We’ve all seen movies featuring robots that rise up against their creators and bring about the end of human society. Scary, right?
But truthfully, there isn’t anything scary about InMoov, the first life like 3D printed robot the world has ever seen, created by Gael Langevien. Geal has only been involved in robotics since January 2012, and still works full time as a sculptor and designer, working on robotics projects in his free time.
But Geal didn’t do it alone, he had help from others, thanks to InMoov’s open source. He says that having helpers makes the whole process of building artificial intelligence go much smoother. One engineer who calls Australia home even made it possible for the robot to move its jaw when it speaks, just like humans.
It’s Langevein’s dream to build a campus located in Paris, France, which also happens to be where his own studio is located, where robotics students can learn their craft in a hands on environment, and build robots to help and support the elderly and disabled.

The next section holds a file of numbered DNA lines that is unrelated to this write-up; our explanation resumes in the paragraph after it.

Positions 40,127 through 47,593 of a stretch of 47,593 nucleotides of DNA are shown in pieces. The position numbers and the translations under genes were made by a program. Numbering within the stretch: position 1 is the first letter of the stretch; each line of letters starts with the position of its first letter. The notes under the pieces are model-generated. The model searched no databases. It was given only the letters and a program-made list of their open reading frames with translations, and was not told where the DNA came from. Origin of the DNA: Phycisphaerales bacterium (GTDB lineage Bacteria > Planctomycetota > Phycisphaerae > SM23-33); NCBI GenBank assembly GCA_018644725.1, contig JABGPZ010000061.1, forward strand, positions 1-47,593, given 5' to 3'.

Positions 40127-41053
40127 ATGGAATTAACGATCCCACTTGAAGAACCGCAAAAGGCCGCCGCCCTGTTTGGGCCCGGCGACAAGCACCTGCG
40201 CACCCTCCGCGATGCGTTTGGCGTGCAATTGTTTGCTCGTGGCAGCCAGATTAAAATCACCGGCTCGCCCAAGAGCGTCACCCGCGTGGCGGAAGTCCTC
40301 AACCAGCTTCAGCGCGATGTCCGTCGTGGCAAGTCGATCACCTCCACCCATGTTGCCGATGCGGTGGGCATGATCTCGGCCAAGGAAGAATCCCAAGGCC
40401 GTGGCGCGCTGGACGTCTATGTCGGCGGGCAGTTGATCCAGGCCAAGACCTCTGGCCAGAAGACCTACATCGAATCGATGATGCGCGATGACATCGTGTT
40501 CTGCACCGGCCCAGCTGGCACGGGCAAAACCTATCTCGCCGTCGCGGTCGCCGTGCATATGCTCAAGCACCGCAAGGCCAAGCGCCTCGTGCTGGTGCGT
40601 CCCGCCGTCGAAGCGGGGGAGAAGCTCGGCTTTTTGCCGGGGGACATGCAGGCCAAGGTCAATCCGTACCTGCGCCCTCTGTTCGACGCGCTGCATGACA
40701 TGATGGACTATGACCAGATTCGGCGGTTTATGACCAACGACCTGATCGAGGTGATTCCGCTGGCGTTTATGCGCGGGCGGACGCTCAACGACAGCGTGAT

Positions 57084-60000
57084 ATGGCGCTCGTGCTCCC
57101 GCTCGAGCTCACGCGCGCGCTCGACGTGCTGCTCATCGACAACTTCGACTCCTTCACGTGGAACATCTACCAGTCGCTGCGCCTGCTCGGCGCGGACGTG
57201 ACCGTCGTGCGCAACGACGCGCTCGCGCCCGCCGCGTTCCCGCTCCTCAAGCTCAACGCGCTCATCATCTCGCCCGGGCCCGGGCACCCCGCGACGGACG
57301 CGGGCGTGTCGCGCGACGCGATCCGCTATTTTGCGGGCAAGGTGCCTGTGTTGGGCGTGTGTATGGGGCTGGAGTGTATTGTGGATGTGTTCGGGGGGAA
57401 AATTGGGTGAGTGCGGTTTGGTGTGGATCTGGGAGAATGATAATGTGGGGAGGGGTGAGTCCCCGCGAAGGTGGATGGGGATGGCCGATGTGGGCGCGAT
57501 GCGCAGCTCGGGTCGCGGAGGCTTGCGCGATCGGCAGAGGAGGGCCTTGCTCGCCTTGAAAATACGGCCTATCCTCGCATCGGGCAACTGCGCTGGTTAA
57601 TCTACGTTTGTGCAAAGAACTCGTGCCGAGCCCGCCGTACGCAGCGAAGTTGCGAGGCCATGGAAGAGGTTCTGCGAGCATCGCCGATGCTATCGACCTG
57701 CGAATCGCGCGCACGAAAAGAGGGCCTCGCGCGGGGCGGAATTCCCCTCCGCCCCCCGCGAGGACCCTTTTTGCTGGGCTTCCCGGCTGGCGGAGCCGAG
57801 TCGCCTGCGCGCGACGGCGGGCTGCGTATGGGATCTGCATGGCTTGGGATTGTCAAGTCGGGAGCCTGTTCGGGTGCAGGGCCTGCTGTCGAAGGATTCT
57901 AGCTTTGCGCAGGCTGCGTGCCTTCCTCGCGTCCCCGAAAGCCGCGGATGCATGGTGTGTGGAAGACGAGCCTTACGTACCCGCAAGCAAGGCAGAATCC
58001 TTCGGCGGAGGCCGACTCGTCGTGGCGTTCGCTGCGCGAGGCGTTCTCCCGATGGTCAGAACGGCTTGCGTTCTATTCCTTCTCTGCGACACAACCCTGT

But what about the possibility of less well-meaning people getting their hands on the open source code? While that is a possibly, Langevein believes that is exactly why it’s best to have it be open source, that way if someone with unsavory intentions does use it in a way it wasn’t intended for there are a greater number of people capable of counteracting any wrong done.
It is Langevein’s goal to create robots that help humanity, not harm it. Most of his robots are given names, they respond to spoken commands, and even seem to treat humans with respect.
All this talk of Robots that assist and even behave like real humans may sound like something out of a science fiction movie to some, but this is the reality we live in today, a reality where this is not only possible, but acutely happening. People who have met the InMoov robot have been quoted saying it was a beautiful and emotional experience that truly moved them.